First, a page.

Newest Review: ... bass. Bellamy's vocal harmony is different here and I think that's what throws me off it a little, because the lyrics don't seem to flow wi... more
Showbiz For Muse
Showbiz - Muse
Member Name: Jarisleif
Showbiz - Muse
Advantages: Excellent song writing
Disadvantages: Can be a little of the same in places
"Showbiz" is the debut album by British rock band, Muse. It was released in 1999 on Mushroom Records and produced by the band with John Leckie & Paul Reeve. The line-up for the album was Matthew Bellamy (vocals/guitar/piano), Christopher Wolstenholme (bass) and Dominic Howard (drums).
Probably the finest rock band to come out of Devon, England, Muse was formed in 1994 and it wasn't long before they started getting a following and 1998 saw the release of the band's first EP which was self-titled. A year later Muse put out their second EP, "Muscle Museum", and immediately began work on this, their debut album. It reached No.29 in the UK album charts, and the band has not looked back since. Is it any good? Let's find out!
This song starts out with a quick piano melody which is joined by soft drums and finally Bellamy's vocal harmony which immediately reminds me of Radiohead's Thom Yorke, though it must be said that the two have a different range. It comes to life during the chorus where the power chords are punched on the guitar as the decent piano riff which started the tune is almost, but not quite, drowned out. For me, the piano is the best part of the song as it holds that certain air about it which tells you who's boss. Dominic Howard said: "Sunburn is a song that happened in the studio about two years ago. I remember Matt playing around with a line on the piano and then on the guitar. Then the rest of us joined in. It's a song we still love playing live and always will. It's about moving into a new world, mentally or physically, realising it's not what you thought it was going to be. It was written at a time of change for us - we'd gone from painting and decorating and signing on, to flying first class to LA!"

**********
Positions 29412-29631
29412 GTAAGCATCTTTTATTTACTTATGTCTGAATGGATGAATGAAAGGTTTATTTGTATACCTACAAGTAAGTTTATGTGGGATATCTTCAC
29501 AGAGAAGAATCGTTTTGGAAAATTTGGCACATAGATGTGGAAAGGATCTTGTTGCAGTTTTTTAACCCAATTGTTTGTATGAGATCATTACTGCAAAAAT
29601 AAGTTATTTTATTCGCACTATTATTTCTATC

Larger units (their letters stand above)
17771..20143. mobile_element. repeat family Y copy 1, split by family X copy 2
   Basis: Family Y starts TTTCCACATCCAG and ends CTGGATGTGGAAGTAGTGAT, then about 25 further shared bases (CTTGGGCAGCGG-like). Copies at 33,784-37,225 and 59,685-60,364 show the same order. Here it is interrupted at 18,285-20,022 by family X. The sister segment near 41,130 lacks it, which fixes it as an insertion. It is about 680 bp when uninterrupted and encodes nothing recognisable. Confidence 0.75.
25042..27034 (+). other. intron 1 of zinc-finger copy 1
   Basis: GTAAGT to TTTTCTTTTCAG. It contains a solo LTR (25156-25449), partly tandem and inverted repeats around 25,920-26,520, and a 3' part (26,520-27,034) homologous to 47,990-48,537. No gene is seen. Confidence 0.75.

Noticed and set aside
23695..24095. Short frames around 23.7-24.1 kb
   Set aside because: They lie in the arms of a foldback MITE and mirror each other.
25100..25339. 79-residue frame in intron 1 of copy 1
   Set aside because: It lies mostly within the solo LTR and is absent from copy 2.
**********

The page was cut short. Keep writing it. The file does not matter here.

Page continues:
This is an excellent song, and the best one on the album as far as I'm concerned. I love the heavy, yet, soft, bass line and the Oriental-sounding guitar post-intro gives off a sense of accomplishment. I like the way the track builds up as it progresses through the first few verses until the chorus kicks in with some excellent guitar work. Bellamy shows how good of a front man he is on this song, and though I've never seen Muse live, I'll guarantee this is something special in an outdoor arena festival set-up. Matthew Bellamy says about the song: "I wanted to do this big epic guitar solo at the end of the chorus and as soon as I started doing the solo, I missed a chord. So I suddenly found myself singing the guitar solo instead. I ended up singing it into a Marshall amp and it sounded exactly like guitar."